Today I look at leveraging F# to perform text analysis using Microsoft’s Cognitive Services.
If you want to follow along, you’ll need to first get a free account from Cognitive Services. Then request the api access you want, for this post it is “Text Analytics”. The apikey they provide can be used in the upcoming code if you want to make your own calls. Microsoft offers a nice amount of free calls, providing plenty of room to play in the environment. Time to get started.
Using Paket, here is a sample paket.dependencies file.
Below is the library loading code. This is also where I put my Cognitive Services apikey.
For this experiment I leverage just two of the available Text Analytics capabilties, sentiment analysis and key phrase extraction. In the spirit of organizing my code, I create modules to compartmentalize structure. In a normal project I would structure code slightly differently and put these modules into their own respective files, but for a quick demo I can get away with throwing them in the same file. I’ve also found making some of these concessions can help the setup process be a little easier to follow.
I leverage F#’s types to specify the webapi interface. The sentiment webapi expects a request object that contains a list of documents. It returns a response object that has a list of scores (one per document), and a list of errors (if any). The KeyPhrases api also expects a request with a list of documents. It returns a response object with a list of phrases per document, and a list of errors (if any). The
ResponseError types are identical between sentiment and keyphrases. The
Response object is nearly identical; the list of results
KeyPhrases being the only difference.
Note: For those not familiar with F#, modules are a common method to organize code into logical components. They are often broken into one module per file, but as obvious by this code, don’t necessarily need to be.
module Sentiment =
I put together a couple helper functions. First is
TextToRequestJson which converts a string into the complext json that the api expects. The api accepts a list of documents, but for this little test I just send one text block. This code is easy enough modify if I wanted to process multiple documents at once. Second, I make an webapi call wrapper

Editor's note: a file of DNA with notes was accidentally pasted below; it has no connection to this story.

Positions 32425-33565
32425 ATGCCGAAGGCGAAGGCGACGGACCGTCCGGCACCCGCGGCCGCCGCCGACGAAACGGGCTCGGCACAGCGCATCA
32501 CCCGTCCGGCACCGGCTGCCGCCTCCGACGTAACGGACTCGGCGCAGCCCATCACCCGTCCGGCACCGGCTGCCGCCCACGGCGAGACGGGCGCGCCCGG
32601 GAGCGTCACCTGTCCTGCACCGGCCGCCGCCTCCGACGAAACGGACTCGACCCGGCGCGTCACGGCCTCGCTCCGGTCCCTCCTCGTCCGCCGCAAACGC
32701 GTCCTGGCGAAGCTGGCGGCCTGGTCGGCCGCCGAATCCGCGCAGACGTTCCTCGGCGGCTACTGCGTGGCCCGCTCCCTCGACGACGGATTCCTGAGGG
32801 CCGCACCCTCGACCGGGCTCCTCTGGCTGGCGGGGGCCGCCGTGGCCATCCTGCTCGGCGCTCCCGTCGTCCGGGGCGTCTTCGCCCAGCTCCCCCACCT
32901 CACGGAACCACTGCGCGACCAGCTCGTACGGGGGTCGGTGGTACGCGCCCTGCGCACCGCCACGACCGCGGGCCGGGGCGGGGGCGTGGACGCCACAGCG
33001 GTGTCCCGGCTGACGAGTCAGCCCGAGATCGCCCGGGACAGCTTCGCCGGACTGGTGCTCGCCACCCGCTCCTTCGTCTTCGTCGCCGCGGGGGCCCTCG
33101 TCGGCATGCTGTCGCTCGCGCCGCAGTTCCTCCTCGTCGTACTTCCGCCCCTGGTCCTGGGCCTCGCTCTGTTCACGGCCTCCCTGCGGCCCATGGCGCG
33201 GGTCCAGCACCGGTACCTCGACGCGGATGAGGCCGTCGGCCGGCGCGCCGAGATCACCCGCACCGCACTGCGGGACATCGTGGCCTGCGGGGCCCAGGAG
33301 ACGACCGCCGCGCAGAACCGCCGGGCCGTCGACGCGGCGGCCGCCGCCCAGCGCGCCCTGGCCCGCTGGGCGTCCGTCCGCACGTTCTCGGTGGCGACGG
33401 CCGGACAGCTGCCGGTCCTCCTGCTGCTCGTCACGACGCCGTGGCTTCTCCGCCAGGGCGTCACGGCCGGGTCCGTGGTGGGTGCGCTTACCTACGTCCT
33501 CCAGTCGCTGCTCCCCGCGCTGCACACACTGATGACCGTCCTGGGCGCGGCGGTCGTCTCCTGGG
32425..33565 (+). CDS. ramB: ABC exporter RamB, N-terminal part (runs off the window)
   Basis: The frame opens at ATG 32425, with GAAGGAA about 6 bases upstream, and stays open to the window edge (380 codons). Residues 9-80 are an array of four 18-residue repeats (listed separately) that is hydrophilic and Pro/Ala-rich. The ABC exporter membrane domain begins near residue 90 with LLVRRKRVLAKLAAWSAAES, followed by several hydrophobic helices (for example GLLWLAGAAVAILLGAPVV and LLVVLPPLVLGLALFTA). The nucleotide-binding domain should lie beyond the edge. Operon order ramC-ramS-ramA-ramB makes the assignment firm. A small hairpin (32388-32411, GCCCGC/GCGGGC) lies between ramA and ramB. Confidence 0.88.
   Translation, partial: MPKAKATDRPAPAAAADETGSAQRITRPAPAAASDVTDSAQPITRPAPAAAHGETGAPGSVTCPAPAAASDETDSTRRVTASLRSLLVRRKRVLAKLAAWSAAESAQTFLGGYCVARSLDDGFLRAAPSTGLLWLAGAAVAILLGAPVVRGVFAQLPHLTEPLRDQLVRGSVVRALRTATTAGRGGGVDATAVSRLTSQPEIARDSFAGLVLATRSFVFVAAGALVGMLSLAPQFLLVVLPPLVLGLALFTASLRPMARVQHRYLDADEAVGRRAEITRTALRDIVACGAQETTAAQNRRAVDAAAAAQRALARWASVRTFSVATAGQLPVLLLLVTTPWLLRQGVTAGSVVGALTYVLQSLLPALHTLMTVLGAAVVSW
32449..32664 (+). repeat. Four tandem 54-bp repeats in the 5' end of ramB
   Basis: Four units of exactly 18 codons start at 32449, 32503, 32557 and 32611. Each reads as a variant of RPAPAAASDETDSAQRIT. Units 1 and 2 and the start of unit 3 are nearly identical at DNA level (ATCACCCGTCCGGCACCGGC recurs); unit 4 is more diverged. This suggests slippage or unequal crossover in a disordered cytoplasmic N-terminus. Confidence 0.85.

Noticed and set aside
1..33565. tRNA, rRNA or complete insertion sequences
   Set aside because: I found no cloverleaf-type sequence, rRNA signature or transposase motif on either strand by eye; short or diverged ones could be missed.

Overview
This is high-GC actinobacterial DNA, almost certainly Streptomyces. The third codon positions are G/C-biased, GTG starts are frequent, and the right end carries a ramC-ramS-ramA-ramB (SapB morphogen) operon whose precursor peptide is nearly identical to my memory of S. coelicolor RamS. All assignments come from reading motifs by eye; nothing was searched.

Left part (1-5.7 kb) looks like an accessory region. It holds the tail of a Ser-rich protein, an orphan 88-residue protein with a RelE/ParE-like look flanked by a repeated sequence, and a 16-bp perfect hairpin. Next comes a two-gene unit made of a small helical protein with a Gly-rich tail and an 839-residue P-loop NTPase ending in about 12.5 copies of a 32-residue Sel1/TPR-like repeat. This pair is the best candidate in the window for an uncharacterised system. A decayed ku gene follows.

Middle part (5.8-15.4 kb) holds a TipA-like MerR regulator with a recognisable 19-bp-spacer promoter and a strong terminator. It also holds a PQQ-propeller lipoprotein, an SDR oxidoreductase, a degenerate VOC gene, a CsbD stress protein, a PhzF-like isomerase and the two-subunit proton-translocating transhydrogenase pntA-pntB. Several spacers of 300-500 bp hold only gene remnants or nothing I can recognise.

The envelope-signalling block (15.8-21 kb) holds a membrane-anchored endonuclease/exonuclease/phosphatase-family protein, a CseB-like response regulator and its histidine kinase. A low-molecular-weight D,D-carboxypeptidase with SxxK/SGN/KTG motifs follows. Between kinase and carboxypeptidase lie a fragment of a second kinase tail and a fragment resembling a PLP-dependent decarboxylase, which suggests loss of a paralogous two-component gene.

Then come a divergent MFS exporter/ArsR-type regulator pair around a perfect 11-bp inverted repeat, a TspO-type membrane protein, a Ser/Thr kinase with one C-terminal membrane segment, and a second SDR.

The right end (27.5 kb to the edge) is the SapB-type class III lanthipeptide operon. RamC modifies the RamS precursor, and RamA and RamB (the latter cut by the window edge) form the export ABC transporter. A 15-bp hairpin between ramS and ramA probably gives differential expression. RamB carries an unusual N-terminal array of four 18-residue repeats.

AnalyticsHttp to handle standard headers, etc. The .NET libraries have several ways to make Http calls. I’m using FSharp.Data Http to make the api call. It’s interface is really simple to use, which is a good argument for a quick iteration. Third is a wrapper around Newtonsoft’s JsonConvert, this is just so I can call it in F# style later. Fourth, is
KeyPhraseReplace, a recursive function that marks keyphrases in a string.
Note: F#’s match:
 matches an empty list (
words in this case) to return the given string. It matches
x is head of the list and
xs is the tail of the list. The marking is done by wrapping keyphrases.
Once the helper functions are setup, getting sentiment and keyphrases functions are pretty simple pipeline processes. Take a string, convert to a json string, send it to the analytics api call, take the response string and convert into it’s appropriate type.
Note: Partial Function Application, one of the joys of F#, and other functional languages, is partial application. This allows me to apply some of the parameters to a function, making another function. In the case below, it allows me to apply the first two parameters to the function
AnalyticsHttp, resulting in a new anonymous function
(AnalyticsHttp Sentiment.url apiKey). I can then pipe directly into this sentiment-specific function, like any other function that takes 1 parameter.
// Get sentiment score for text
Once all of the components are in place, it’s time to do some analytics. I capture the results of sentiment in
s and the key phrases in
kp. All that’s left to do is print out the basic stats and mark the keyphrases. The target of interest is the beginning of Mary Shelley’s “Frankenstein”.
// Source: "Frankenstein, or the Modern Prometheus", Mary Wollstonecraft (Godwin) Shelley
Below are the results. If the first paragraph is any indication, this should be a delightfully cheery book. Perhaps it’s not fair to judge a book by it’s first paragraph, but I think the analysis of the text provided is correct. Not only is a positive score correlated to the input text, we can also see the breakdown of key phrases and their relationship within the text itself.
Score (0 = very negative, 1 = very positive):
Spoiler alert, here is the sentiment score: 0.398727 of the last paragraph.
Hopefully you have found this useful. With very little code it’s easy to get started with text analytics. There is much more to the Microsoft Cognitive Services, but this is a good template to use as a jumping point. Since it’s accessible through a webapi you can get to it using about anything, but there is something about F# that just feels right.